Vlasios Vasileiou, Jonathan Granot, Tsvi Piran, Giovanni Amelino-Camelia
What the authors do then is basically to compare the lower energy part of the spectrum with the higher energy part and see if they have a noticeable difference in the dispersion, which would tend to wash out structures. The answer is, no, there’s no difference. This in turn can be used to constrain the scale at which effects can set in, and they get a constraint a little higher than the Planck scale (1.6 times) at high confidence (99%).
It’s a neat paper, well done, and I hope this will put the case to rest.
Am I surprised by the finding? No. Not only because I knew the result since September, but also because the underlying models that give rise to such effects are theoretically unsatisfactory, at least for what I am concerned. This is particularly apparent for the systematic case. In the systematic case the models are either long ruled out already because they break Lorentz-invariance, or they result in non-local effects which are also ruled out already. Or, if you want to avoid both they are simply theoretically inconsistent. I showed this in a paper some years ago. I also mentioned in that paper that the argument I presented does not apply for the stochastic case. However, I added this because I simply wasn’t in the mood to spend more time on this than I already had. I am pretty sure you could use the argument I made also to kill the stochastic case on similar reasoning. So that’s why I’m not surprised. It is of course always good to have experimental confirmation.
While I am at it, let me clear out a common confusion with these types of tests. The models that are being constrained here do not rely on space-time discreteness, or “graininess” as the media likes to put it. It might be that some discrete models give rise to the effects considered here, but I don’t know of any. There are discrete models of space-time of course (Causal Sets, Causal Dynamical Triangulation, LQG, and some other emergent things), but there is no indication that any of these leads to an effect like the stochastic energy-dependent dispersion. If you want to constrain space-time discreteness, you should look for defects in the discrete structure instead.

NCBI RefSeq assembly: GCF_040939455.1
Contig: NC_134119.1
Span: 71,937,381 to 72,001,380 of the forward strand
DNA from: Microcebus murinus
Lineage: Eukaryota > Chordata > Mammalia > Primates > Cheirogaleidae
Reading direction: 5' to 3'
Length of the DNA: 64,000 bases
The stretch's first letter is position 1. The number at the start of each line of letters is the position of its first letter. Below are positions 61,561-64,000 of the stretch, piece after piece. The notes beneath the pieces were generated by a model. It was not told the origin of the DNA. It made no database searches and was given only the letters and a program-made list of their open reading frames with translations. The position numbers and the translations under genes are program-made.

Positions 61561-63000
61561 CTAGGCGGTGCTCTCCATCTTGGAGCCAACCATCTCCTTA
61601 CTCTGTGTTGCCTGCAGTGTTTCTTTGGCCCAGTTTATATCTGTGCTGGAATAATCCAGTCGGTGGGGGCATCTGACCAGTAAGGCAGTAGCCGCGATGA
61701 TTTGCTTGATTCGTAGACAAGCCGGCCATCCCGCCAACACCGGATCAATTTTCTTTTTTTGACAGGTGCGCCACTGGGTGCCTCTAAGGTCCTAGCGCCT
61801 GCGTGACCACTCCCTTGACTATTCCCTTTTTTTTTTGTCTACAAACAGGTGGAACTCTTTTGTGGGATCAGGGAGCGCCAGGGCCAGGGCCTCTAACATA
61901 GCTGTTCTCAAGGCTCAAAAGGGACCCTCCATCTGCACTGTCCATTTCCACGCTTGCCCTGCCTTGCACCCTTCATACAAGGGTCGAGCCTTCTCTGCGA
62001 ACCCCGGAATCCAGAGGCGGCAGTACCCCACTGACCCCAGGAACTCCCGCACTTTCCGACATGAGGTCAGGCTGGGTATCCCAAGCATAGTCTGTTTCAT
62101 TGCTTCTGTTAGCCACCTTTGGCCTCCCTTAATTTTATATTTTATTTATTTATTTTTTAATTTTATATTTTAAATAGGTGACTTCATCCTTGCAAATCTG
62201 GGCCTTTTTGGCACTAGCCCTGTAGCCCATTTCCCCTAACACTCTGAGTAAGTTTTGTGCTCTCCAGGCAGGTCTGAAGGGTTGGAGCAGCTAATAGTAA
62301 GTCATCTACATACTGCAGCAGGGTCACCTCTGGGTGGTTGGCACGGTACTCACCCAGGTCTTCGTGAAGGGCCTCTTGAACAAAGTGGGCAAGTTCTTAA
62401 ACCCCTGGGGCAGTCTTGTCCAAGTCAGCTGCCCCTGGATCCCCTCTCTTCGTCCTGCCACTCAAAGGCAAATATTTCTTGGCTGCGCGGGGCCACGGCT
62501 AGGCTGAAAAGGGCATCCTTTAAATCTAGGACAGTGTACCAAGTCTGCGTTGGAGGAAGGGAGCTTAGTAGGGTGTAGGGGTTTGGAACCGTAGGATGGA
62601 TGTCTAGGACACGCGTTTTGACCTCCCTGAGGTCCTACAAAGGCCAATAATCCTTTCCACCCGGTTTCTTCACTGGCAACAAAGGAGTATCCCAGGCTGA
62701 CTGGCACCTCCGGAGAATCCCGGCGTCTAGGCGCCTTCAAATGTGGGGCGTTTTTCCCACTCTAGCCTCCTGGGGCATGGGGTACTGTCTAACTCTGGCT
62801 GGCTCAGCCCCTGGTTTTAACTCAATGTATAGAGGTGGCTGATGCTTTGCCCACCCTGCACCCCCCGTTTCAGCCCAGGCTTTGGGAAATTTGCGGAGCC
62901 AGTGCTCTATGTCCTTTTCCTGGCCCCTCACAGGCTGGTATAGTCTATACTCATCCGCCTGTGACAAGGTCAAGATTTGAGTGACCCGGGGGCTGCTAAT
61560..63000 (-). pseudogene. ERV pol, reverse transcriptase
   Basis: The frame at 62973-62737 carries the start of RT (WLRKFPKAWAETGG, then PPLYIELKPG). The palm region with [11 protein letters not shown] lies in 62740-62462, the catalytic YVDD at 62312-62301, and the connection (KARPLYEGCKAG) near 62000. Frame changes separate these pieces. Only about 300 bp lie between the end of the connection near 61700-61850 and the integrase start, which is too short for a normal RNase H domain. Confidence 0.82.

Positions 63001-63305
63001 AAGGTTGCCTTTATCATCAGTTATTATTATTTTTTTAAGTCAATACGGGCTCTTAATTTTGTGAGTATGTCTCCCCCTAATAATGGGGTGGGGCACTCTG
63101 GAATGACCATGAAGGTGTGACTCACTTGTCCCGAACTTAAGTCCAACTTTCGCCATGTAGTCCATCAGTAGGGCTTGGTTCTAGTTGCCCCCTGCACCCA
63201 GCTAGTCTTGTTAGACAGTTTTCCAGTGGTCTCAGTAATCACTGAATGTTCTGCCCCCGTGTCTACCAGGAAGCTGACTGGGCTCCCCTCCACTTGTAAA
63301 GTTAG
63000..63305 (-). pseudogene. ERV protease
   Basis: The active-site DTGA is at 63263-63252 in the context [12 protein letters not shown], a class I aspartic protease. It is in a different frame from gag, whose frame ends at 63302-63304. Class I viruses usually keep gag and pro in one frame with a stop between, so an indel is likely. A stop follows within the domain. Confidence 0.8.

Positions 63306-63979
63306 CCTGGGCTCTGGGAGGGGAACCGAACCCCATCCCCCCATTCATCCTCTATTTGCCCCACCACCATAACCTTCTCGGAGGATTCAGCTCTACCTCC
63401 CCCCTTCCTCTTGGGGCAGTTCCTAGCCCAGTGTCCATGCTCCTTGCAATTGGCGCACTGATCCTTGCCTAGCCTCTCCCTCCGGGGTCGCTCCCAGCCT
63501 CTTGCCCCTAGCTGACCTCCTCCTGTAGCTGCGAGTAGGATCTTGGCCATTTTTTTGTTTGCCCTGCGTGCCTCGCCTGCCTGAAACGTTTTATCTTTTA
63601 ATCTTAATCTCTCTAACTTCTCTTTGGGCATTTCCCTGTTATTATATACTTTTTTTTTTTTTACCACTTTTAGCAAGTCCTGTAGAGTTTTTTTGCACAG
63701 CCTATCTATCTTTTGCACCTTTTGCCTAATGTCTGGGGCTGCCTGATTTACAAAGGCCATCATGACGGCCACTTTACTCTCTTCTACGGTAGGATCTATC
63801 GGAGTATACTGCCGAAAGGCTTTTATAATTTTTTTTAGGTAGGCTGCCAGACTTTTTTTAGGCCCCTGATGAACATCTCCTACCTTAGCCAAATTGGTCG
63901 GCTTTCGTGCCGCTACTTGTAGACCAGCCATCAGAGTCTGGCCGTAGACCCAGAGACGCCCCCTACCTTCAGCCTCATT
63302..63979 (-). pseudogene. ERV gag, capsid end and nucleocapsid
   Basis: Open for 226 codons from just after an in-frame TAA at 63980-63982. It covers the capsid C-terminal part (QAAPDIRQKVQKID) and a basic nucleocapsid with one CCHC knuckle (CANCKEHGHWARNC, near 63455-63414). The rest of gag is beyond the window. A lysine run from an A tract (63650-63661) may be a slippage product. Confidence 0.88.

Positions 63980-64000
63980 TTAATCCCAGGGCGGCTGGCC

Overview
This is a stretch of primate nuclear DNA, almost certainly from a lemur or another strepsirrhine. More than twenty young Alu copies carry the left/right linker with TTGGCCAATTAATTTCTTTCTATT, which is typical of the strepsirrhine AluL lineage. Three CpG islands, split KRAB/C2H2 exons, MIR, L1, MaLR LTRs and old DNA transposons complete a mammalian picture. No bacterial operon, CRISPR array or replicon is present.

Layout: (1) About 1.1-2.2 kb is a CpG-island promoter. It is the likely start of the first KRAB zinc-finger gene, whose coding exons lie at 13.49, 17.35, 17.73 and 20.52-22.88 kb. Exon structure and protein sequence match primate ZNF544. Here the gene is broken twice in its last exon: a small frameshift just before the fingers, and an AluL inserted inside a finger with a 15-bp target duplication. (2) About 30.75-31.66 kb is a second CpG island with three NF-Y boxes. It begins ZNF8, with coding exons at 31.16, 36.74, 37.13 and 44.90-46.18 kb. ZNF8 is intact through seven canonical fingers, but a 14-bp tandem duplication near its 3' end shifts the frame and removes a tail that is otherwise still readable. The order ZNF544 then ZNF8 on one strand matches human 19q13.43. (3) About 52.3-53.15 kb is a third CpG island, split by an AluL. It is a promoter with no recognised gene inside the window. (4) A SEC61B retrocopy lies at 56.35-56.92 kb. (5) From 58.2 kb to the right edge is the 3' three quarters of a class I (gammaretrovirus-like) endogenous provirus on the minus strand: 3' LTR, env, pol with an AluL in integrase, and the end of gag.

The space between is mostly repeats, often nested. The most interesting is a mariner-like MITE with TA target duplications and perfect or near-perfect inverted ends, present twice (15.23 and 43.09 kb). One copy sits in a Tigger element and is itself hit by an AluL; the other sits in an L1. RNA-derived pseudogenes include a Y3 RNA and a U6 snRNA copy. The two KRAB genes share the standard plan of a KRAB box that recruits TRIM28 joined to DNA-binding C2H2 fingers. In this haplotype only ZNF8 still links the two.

And because my writer friends always complain the fault isn’t theirs but the fault is that of the physicists who express themselves sloppily, I agree, at least in this case. If you look at the paper, it’s full with foam, and it totally makes the reader believe that the foam is a technically well-defined thing. It’s not. Every time you read the word “space-time foam” make that “Planck scale effect” and suddenly you’ll realize that all it means is a particular parameterization of deviations from Special Relativity that, depending on taste, is more or less well-motivated. Or, as my prof liked to say, a paramterization of ignorance.
In summary: No foam. I’m not surprised. I hope we can now forget deformations of Special Relativity.